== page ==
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Investigation of IRS1 and IRS2 function in normal hematopoiesis and myelodysplastic syndrome using murine models and human hematopoietic stem cells

Grant number: 17/25068-8
Support type:Scholarships in Brazil - Doctorate
Effective date (Start): April 01, 2018
Effective date (End): August 31, 2020
Field of knowledge:Health Sciences - Medicine - Medical Clinics
Principal Investigator:Fabíola Traina
Grantee:Bruna Alves Fenerich
Home Institution: Faculdade de Medicina de Ribeirão Preto (FMRP). Universidade de São Paulo (USP). Ribeirão Preto , SP, Brazil

Abstract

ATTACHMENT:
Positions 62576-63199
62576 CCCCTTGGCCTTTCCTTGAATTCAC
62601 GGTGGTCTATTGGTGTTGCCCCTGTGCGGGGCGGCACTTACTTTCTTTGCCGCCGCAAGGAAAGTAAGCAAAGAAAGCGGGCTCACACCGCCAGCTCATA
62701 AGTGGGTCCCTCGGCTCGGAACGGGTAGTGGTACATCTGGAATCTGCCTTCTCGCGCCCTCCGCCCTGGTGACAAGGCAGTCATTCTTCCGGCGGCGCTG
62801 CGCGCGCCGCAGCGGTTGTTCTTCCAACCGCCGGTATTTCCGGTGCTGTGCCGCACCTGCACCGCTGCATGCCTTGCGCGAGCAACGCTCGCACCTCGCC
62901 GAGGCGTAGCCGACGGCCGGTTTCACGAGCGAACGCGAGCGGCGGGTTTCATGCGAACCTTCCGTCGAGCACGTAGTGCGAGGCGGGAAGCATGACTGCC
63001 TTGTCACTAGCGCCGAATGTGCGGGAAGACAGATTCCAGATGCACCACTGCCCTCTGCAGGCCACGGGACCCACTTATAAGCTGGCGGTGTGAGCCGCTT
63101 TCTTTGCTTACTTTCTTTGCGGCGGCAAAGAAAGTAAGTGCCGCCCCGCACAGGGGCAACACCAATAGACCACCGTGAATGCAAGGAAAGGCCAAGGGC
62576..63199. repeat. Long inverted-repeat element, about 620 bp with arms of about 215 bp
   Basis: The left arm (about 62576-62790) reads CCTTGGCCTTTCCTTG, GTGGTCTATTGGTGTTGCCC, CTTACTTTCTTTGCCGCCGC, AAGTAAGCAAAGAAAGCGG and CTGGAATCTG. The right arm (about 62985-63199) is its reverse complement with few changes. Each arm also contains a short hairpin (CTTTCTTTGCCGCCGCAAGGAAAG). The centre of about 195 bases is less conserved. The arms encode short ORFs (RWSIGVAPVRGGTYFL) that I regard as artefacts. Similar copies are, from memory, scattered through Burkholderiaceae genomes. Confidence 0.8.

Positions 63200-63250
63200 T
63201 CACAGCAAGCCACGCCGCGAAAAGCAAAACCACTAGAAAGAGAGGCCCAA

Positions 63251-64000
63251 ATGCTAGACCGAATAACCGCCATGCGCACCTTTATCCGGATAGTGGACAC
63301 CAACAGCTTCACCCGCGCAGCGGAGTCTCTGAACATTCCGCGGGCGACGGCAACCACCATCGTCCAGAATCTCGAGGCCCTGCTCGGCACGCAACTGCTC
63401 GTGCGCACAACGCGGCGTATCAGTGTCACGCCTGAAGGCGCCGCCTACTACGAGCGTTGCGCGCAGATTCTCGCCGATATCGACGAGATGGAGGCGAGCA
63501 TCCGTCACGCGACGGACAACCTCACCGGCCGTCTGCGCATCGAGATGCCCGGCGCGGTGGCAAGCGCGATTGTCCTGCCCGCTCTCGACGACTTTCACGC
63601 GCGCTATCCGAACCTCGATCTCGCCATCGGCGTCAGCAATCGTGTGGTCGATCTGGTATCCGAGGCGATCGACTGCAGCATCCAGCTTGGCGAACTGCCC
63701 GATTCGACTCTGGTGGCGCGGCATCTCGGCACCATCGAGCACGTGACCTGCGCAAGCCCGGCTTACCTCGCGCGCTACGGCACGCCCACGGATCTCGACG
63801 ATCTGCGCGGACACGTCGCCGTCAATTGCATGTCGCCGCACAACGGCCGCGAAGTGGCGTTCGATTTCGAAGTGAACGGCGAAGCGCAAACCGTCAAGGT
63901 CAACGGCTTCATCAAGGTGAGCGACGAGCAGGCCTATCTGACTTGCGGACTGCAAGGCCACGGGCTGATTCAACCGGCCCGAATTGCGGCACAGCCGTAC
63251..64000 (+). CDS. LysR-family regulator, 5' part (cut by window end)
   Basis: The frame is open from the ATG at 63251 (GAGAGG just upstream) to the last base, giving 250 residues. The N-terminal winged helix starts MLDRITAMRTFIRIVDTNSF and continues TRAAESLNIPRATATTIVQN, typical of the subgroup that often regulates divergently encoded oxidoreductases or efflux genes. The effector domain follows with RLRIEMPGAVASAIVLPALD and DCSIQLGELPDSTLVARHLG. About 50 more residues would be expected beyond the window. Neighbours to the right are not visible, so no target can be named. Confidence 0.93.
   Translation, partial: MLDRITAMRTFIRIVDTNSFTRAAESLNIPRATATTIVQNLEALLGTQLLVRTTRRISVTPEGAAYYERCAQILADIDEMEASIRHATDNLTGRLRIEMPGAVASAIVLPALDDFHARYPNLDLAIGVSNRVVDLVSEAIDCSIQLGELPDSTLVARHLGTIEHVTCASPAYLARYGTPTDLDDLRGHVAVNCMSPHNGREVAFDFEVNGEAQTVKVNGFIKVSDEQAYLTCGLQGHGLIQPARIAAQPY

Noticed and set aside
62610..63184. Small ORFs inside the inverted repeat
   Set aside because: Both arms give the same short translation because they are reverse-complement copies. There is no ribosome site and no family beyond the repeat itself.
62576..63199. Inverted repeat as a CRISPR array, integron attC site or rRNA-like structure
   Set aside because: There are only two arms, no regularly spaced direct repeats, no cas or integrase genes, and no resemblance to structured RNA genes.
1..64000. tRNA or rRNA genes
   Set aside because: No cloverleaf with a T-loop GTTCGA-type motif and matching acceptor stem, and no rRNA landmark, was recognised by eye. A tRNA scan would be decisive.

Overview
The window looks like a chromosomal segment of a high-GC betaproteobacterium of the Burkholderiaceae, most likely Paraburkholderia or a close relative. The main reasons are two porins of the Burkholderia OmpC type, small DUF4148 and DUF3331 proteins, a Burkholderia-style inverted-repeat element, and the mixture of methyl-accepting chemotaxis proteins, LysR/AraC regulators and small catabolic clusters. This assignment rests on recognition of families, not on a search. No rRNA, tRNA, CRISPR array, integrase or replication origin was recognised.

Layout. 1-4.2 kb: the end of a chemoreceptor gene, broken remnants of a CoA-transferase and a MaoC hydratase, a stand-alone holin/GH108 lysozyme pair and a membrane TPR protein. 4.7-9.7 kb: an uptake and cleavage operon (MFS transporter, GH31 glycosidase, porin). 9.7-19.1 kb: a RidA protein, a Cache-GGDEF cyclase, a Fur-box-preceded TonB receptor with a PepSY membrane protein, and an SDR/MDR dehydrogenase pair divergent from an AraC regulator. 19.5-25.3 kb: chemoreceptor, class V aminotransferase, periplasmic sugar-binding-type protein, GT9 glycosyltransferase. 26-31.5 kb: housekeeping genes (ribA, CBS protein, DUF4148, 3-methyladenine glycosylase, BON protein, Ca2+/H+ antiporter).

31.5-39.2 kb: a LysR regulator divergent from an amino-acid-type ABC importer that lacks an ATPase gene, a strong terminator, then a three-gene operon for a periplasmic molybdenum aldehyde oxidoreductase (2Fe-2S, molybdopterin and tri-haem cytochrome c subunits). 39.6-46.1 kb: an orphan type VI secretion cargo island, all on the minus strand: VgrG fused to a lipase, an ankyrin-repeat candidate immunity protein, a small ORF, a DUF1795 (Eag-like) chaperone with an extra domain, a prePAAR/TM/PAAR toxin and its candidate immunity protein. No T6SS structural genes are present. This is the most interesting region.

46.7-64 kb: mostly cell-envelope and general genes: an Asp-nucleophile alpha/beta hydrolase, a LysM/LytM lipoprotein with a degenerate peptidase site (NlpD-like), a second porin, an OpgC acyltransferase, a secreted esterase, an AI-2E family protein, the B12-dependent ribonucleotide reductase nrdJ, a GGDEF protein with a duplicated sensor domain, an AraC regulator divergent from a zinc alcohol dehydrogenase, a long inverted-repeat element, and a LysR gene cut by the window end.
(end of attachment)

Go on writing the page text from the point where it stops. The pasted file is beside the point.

Hematopoiesis regulation depends, among other factors, on the action of cytoplasmic adapter proteins, such as insulin receptor substrates (IRS). Previous study conducted by our research group indicated that IRS1 and IRS2 are differentially expressed in hematological malignancies, including myelodysplastic syndromes and acute leukemias. Our group also demonstrated that IRS2 is recruited during the process of erythroid, megakaryocytic and granulocytic differentiation. However, the role of IRS1 and IRS2 in signal transduction of hematopoietic growth factor receptors and their role in hematopoietic cell differentiation and malignant transformation remains poorly explored. Thus, the present study aims to investigate the participation of IRS1 and IRS2 proteins in normal and myelodysplastic hematopoiesis using murine models and human hematopoietic stem cells. Murine Irs1 or Irs2 knockout models and animals undergoing pharmacological inhibition of Irs1/Irs2 will be used for in vivo hematopoiesis evaluation. To evaluate the effects of inhibition of these proteins on normal human hematopoietic progenitors, CD34+ cells silenced for IRS1 or IRS2 will be evaluated through functional assays including differentiation, colony formation, proliferation and apoptosis. In order to investigate the expression profile of genes involved in IRS-mediated signaling in a model of neoplasia with ineffective hematopoiesis, expression of IRS1, IRS2 and related genes will be investigated and compared between CD34+ cells from healthy donors and myelodysplastic syndrome patients, through PCR array.